[Slackbuilds-users] requirements in README files

J j at dawnrazor.net
Wed Jul 11 04:01:58 UTC 2012

Quoting Jan Herrygers <janherrygers at dommel.be>:

> Op dinsdag 10 juli 2012 12:44:58 schreef J:
>> Thanks for clearing that up, I now see where you're coming from. And I
>> believe you're misunderstanding; please all me an attempt to clarify:
> You want to build a tool that simplifies building a dependency graph. You
> already stated that this "simplificating tool" shouldn't be and won't be a
> replacement for reading the READme.

That's wrong and right - wrong about "want to", because I've already  
done, but there are so many variations to the formatting - even among  
those using the "This requires" format - that it's increasingly  
non-trivial to handle... and as other emails in this thread have  
indicated, I am not the only one who'd find this useful. right about  
the rest, because it will only attempt to parse requirements if the  
user has not chosen to skip viewing the README file. otherwise, it  
will care about requirements exactly as the slackbuild itself would  
have if the user were interacting with it completely manually - ie not  
at all.

> Let me think a little outside the box. Bear with me, or skip this section,
> whatever you like.

I have read virtually ever word in this thread :)

> Perhaps a tool, some variation of less, more, vim, Emacs, cat,... , can be
> written in which you simply highlight the name of a dependency, and the text
> that you highlighted is added to a dependency list.
> When you are finished reading a readme, you move on to the readme  
> for the next
> package on the dependency list. And so on ad infinitum (or until you have
> finished your list).
> That way you aren't dependent on any formatting being present, but you still
> get a nice dependency tree. (I have no idea how one would build such a
> program, but I'm optimistic about the feasability and feature set of the
> mythical deptree tool I described above.)

This is a neat idea - but it still requires a parser. And once the  
parsing is done, then it's a matter of actually running the  
slackbuilds, so we're back to the doing the same exact manual steps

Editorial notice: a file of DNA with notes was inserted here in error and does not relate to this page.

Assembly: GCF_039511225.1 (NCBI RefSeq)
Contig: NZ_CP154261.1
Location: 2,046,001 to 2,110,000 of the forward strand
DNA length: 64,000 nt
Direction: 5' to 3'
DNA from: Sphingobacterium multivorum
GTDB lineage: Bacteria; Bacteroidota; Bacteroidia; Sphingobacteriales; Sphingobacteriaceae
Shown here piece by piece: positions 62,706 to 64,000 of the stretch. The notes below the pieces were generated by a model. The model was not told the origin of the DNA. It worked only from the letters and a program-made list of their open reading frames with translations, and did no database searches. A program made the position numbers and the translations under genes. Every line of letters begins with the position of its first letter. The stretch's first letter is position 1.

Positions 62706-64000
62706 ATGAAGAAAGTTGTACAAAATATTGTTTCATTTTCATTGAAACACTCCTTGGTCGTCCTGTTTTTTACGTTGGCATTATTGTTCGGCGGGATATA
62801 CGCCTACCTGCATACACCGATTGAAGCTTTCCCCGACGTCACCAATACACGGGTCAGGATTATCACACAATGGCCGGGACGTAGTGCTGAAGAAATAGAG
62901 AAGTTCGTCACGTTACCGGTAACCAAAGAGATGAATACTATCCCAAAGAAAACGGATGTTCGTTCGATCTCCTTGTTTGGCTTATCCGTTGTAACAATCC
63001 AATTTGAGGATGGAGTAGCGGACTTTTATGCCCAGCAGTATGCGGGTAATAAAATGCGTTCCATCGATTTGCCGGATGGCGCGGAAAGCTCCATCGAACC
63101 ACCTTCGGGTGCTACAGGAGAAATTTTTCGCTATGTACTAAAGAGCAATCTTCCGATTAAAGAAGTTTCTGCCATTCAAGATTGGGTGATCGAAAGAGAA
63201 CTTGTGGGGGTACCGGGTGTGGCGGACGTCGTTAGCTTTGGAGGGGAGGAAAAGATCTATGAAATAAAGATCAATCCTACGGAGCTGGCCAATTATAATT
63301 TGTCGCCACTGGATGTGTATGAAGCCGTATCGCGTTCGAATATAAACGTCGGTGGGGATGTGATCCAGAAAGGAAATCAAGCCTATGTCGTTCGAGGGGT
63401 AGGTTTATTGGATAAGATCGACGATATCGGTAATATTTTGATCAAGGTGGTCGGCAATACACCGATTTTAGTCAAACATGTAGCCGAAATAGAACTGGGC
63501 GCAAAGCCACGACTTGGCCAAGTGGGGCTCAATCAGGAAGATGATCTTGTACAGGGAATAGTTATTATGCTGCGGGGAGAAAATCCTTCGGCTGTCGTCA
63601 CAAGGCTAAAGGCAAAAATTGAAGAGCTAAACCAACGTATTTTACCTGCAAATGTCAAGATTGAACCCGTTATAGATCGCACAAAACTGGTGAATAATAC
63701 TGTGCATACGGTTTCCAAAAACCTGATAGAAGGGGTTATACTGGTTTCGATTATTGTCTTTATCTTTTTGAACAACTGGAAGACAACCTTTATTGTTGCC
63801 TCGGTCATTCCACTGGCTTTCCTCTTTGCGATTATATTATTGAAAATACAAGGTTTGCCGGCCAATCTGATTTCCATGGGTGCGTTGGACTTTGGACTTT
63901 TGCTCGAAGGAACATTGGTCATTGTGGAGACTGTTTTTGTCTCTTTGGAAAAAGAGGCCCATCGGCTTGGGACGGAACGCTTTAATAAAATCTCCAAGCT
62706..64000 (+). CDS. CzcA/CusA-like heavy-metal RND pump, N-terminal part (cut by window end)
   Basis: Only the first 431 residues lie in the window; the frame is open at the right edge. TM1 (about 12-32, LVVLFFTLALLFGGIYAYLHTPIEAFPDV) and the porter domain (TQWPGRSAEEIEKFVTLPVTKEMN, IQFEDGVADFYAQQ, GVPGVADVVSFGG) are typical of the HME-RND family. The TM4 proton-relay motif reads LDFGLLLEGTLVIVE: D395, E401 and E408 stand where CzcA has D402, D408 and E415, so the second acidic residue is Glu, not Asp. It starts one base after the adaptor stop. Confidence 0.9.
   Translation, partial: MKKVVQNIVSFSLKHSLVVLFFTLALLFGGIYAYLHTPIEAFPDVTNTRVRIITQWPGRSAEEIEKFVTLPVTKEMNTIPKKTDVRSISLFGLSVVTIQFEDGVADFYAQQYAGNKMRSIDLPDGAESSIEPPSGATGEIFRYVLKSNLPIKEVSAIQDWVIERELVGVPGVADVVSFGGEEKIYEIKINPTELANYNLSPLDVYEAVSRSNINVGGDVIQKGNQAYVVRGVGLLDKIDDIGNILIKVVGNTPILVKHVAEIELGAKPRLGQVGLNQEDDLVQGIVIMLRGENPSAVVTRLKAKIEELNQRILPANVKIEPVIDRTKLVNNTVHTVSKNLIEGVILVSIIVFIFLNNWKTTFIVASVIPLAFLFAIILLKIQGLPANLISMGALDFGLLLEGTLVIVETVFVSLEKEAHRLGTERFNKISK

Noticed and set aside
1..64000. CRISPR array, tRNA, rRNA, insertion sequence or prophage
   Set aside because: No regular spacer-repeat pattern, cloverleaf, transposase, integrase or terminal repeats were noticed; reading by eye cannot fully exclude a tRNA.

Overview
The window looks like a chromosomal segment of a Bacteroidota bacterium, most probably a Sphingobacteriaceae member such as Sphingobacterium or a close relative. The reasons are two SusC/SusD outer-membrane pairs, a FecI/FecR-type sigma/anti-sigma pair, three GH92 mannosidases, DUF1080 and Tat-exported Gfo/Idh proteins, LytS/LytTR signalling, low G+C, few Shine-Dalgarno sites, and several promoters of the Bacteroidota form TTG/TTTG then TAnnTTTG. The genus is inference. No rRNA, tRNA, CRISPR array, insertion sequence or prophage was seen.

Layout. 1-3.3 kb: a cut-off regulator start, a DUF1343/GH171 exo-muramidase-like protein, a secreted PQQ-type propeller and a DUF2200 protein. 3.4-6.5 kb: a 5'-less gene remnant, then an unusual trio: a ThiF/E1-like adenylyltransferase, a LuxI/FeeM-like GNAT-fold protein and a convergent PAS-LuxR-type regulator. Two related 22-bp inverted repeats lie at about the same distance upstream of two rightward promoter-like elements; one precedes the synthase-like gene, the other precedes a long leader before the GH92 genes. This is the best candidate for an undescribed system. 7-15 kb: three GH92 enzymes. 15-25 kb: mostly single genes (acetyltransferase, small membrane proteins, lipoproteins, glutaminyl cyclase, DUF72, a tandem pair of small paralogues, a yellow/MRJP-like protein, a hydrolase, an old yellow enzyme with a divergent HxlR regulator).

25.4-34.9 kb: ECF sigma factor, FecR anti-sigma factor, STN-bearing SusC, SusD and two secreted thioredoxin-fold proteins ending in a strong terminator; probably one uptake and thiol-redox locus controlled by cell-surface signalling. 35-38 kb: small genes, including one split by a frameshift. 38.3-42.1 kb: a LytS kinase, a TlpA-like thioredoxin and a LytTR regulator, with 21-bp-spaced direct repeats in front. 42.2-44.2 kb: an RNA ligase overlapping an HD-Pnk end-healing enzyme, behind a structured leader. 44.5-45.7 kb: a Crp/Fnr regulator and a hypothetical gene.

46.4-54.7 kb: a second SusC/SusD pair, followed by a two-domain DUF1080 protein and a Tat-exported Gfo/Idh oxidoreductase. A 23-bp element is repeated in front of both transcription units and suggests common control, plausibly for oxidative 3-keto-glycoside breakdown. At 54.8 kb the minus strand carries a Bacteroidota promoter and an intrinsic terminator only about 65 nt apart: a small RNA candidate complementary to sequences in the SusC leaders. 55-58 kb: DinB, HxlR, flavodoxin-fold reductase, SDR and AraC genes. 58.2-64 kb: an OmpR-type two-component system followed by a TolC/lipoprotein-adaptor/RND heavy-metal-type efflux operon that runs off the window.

over and over and over again - and that's stupid, in my opinion.  
personally, where I find myself doing the same manual steps over and  
over, I automate. so, we have the parser, and we have the repeated  
steps. ergo, my tool. it makes sense to me, anyway.

> Op dinsdag 10 juli 2012 12:44:58 schreef J:
>> So, again: my concern is strictly limited to formatting, and only for
>> actual hard and fast requirements, not optionals. This represents a
>> minor formatting change *at worst*. And that, I believe, requires no
>> change to the testing currently done by admins.
> Back in the box again.
> A recommendation on how to list dependencies in a readme would be nice. But
> asking the admins to either edit the recommended format into every readme, or
> to give you write access to the repo, is a lot to ask. I wouldn't count on a
> standard that gets enforced to the point that it can be parsed with awk,
> regexes, or something like that.
> But publishing a recommendation doesn't hurt, and it can be  
> beneficial for the
> human reader too.
> I woul like a list delimited by newlines and/or tabs (perhaps multiple
> spaces?) That would IMHO be much more readable than separated by "," or "and"
> delimiters.
> Those who want to follow the recommendation, can do so, and those who don't
> want to, can keep doing what it is that they do want to do.

not ideal of course, but this would be a start. couple things, then,  
given this (not arguments, but discussion to possibly move it forward):
1. how does such a recommendation get communicated to slackbuild  
maintainers? admins out there, would you be willing to publish such a  
recommendation on slackbuilds.org? after all, if it weren't stated  
there, it wouldn't exactly be worth much.
2. formatting - newline/tab/multiple-space delimited, any of these is  
easily parseable, so I would be happy with any of these options or  
anything else that is easily parsed. but I do think it makes sense to  
stick with the currently most popular format - otherwise we end up  
with even more different types of formatting than we already have.

off to work for me.

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